Nerve Growth Factor Signaling Pathways Modulate HIV Vpr'sactions on Sensory Neurons: A Potential Target for Treatment of Distal Sensory Polyneuropathy in HIV/AIDS
- *Corresponding Author:
- Christine A. Webber
Division of Anatomy
Department of Surgery, University of Alberta
Edmonton, Alberta, Room 501
Medical Sciences Building, T6G 2H7, Canada
E-mail: [email protected]
Received date: May 19, 2014; Accepted date: July 28, 2014; Published date: August 10, 2014
Citation: Ballanyi K, Power C, Acharjee S, Webber CA (2014) Nerve Growth Factor Signaling Pathways Modulate HIV Vpr’sactions on Sensory Neurons: A Potential Target for Treatment of Distal Sensory Polyneuropathy in HIV/AIDS. J AIDS Clin Res 5:334. doi:10.4172/2155-6113.1000334
Copyright: © 2014 Ballanyi K, et al. This is an open-access article distributed under the terms of the Creative Commons Attribution License, which permits unrestricted use, distribution, and reproduction in any medium, provided the original author and source are credited.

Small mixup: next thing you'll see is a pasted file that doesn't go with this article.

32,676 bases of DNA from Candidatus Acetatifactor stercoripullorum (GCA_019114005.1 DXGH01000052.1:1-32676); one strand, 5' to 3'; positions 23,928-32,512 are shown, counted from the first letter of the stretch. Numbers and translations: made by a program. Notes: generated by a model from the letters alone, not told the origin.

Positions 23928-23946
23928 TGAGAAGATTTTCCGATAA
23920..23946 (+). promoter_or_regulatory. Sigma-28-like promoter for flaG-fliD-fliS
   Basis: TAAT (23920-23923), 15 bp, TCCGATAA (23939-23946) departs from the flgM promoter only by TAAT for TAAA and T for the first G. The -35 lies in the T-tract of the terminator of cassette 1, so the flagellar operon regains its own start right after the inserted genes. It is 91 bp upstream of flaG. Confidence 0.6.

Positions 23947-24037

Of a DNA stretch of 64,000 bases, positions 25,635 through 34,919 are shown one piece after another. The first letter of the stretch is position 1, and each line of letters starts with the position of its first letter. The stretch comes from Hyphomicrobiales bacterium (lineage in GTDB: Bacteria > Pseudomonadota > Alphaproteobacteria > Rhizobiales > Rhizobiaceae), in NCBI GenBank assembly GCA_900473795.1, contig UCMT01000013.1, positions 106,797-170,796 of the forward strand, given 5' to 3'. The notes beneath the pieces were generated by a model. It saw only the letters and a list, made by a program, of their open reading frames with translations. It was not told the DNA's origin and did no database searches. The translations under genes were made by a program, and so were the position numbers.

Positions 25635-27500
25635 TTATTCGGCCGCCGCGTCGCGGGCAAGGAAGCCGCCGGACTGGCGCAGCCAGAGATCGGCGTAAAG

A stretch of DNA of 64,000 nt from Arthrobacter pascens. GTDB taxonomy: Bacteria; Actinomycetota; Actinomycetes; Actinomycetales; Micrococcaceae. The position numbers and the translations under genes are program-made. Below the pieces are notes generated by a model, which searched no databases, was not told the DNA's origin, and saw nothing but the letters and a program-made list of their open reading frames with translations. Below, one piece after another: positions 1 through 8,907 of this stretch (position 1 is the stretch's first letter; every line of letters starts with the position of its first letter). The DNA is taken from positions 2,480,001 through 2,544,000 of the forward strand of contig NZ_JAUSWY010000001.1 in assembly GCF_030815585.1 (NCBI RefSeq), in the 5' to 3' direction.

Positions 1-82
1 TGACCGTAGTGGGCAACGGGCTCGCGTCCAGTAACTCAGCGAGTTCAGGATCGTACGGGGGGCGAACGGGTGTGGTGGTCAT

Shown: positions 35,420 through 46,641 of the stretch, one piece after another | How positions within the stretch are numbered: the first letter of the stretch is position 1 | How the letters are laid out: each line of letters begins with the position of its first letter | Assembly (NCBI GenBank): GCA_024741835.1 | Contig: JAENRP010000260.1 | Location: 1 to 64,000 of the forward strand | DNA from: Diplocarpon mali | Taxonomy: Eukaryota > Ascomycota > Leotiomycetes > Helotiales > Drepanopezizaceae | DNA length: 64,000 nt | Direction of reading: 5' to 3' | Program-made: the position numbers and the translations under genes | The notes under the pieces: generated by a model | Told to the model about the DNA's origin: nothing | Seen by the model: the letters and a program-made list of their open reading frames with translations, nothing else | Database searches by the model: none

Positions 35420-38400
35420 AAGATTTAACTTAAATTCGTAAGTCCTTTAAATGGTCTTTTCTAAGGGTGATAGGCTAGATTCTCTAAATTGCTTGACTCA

Over 35 million people are infected currently with the Human Immunodeficiency Virus (HIV), of whom 30-50% will experience Distal Sensory Polyneuropathy (DSP), usually causing paresthesiae and neuropathic pain, particularly in the feet. This presentation is identical to patients with Diabetic DSP. Current regimens for treating neuropathic pain have limited benefits. Thus, a deeper understanding of the mechanisms of HIV-DSP is imperative to permit the rational development of new therapies. Transgenic mice expressing the HIV-1 viral protein R (Vpr) show footpad epidermal denervation and allodynia as observed in HIV-infected patients. We found that exogenous Vpr inhibits axon outgrowth, causes hyperexcitability and increases cytosolic calcium in cultured dorsal root ganglion neurons (DRGN). Exposure of DRGN to nerve growth factor (NGF) or modulating NGF signaling pathways before Vpr treatment can block its effects. These findings will be extended to in vivo models to determine if altering the NGF signaling pathway can prevent Vprinduced denervation and allodynia.